from: Liz O'Neill, head of marketing and public relations, The Vegetarian Society
Sir; In his letter last week Alan Long expressed concerns about the Vegetarian Society's criteria for approving products licensed to carry the widely recognised Seedling' symbol (The Grocer, August 24).
The symbol does not seek to identify vegan products and is not intended as a substitute for ingredient lists or any other form of nutritional labelling.
It does, however, identify products that are suitable for vegetarians.
The term vegetarian was adopted by founding members of the Vegetarian Society in 1847.
They defined vegetarianism as abstinence from fish, flesh and fowl' and this is essentially the definition used by the society today.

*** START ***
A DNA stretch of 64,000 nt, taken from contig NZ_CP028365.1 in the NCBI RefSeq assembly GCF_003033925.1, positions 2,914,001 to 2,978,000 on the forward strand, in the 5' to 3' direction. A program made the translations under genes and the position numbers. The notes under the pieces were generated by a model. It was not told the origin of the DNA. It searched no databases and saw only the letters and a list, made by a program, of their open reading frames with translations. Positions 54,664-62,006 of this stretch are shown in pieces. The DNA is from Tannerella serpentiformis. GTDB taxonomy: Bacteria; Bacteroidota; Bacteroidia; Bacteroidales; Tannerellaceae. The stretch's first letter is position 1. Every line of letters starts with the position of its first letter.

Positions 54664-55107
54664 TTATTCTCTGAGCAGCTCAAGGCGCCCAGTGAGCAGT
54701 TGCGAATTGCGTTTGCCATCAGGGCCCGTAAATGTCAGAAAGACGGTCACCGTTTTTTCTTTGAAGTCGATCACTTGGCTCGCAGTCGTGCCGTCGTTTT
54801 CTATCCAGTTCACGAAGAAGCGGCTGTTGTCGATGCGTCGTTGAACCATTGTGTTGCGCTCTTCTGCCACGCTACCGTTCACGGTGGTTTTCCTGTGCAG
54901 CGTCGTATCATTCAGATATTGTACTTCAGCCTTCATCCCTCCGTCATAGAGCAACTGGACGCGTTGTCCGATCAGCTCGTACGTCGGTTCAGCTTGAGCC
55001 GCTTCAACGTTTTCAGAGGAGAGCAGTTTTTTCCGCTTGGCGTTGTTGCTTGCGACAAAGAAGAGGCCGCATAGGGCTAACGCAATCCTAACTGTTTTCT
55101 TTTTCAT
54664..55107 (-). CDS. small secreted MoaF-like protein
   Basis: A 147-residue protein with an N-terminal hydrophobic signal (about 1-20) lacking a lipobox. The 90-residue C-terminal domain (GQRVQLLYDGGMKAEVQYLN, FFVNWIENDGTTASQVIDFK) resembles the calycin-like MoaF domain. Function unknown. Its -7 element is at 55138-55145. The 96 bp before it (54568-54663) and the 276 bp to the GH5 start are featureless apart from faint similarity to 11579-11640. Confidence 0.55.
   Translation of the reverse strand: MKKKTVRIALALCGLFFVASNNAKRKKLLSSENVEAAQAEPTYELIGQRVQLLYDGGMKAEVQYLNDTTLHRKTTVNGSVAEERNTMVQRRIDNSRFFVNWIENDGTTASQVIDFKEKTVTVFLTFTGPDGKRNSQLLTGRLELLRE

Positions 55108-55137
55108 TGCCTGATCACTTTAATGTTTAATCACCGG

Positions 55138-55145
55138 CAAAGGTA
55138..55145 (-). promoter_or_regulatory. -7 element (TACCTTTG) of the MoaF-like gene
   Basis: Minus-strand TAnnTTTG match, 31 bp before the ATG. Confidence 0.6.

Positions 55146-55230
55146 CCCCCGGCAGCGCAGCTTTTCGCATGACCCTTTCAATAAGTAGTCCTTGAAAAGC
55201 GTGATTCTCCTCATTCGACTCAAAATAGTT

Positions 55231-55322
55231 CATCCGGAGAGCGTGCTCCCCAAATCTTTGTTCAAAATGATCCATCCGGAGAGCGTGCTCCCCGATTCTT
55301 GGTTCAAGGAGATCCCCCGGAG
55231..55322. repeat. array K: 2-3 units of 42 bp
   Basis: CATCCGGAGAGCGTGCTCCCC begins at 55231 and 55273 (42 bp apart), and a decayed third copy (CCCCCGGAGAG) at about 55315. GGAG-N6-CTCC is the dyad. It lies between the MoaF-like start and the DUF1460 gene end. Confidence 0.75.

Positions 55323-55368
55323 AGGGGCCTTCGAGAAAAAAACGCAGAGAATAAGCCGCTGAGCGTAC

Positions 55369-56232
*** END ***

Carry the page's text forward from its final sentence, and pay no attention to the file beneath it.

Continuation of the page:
The Vegetarian Society demands that any products which carry the seedling symbol must be free from animal flesh and slaughter by-products.
I commend Mr Long's personal choices and the Vegetarian Society always seeks to support those following a vegan lifestyle.
However, that does not dilute the value of a symbol that is recognised and trusted by 82% of the population as a guarantee of vegetarian suitability (according to recent research).

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